The Complexities of Religion Within Family
Lorraine Hansberry’s play A Raisin in The Sun is unquestionably a work that tackled numerous themes presenting issues in that time, many of which remain relevant and applicable 63 years after the play's Broadway debut. These themes include but are not limited to the Black experience, familial ties, religion, and personal dreams.
But I particularly connected with the depiction of one theme and the character who catalyzed it. Beneatha, an educated woman with a very strong and independent mind that demands to be heard, learns the marvels of science in school and questions aloud to her mother why God receives the credit for things man has worked to understand. For her outspokenness, she receives a slap across the face and is told, essentially, to never speak that way again in her mother’s house.
This representation of religion and the awfulness it can bring about when family members disagree is something I really associated with my own experience in life. I grew up kind of as the “black sheep” of the family- I knew from a very young age that I held different ideas from my relatives. I have always been extremely curious, and I would find myself often shushed or scolded if I asked a question that made God out to be less than the all-knowing original creator they believed him to be. If I stood up for people of color, LGBT people, or anything they deemed “wrong- I was ostracized and shunned. And the worst thing I ever did in their eyes was fall in love with someone transgender, for which I was severely punished.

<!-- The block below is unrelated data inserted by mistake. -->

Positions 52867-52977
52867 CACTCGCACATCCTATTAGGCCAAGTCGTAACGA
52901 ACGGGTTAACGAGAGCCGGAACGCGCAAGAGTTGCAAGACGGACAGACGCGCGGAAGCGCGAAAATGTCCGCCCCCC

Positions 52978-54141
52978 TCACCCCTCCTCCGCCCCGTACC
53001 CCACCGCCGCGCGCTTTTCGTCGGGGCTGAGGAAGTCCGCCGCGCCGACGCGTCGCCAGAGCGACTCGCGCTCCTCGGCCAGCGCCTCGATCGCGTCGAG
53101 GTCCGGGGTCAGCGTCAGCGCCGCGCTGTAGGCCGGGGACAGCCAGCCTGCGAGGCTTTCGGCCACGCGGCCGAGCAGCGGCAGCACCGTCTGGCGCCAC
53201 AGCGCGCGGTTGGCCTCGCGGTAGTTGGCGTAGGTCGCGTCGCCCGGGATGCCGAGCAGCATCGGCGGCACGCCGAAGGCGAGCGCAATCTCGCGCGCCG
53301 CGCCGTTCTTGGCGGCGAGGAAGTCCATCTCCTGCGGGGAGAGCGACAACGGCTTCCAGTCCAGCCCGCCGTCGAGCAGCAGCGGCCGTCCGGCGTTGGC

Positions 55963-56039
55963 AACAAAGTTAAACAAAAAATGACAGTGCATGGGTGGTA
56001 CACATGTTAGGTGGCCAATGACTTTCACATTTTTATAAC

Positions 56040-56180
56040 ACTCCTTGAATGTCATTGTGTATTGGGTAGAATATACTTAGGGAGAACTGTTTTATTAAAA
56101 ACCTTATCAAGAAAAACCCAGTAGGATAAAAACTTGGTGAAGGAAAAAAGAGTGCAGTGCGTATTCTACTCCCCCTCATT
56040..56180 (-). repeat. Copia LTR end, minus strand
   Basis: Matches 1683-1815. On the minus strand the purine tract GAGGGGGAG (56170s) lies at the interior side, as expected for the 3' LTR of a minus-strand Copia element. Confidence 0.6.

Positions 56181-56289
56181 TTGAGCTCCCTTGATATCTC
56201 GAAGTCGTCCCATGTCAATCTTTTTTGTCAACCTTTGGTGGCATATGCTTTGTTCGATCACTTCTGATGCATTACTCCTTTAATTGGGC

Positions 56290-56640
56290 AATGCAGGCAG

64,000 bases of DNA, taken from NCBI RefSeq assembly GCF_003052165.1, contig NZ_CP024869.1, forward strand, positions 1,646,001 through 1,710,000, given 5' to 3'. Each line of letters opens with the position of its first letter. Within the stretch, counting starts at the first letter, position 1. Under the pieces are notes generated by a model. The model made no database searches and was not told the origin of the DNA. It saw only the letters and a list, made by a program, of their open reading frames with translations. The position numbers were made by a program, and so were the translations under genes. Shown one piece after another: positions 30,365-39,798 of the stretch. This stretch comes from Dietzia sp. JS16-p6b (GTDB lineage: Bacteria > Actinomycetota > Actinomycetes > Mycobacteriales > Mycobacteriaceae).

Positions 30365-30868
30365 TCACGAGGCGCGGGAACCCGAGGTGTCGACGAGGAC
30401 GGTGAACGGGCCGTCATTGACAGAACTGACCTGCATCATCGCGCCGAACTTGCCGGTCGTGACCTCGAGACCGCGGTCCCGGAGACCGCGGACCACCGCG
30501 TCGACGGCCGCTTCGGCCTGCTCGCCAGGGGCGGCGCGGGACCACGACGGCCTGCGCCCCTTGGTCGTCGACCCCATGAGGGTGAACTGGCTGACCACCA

Thus, I felt a strong sense of identity with Beneatha’s character. I felt as though I understood where she was coming from- I, too, saw the marvels of science and reasoned that it was not created by a God, but born and perfected over millions of years and then worked to understanding by modern humans. And like her, again, I am often silenced by my family when expressing these things aloud.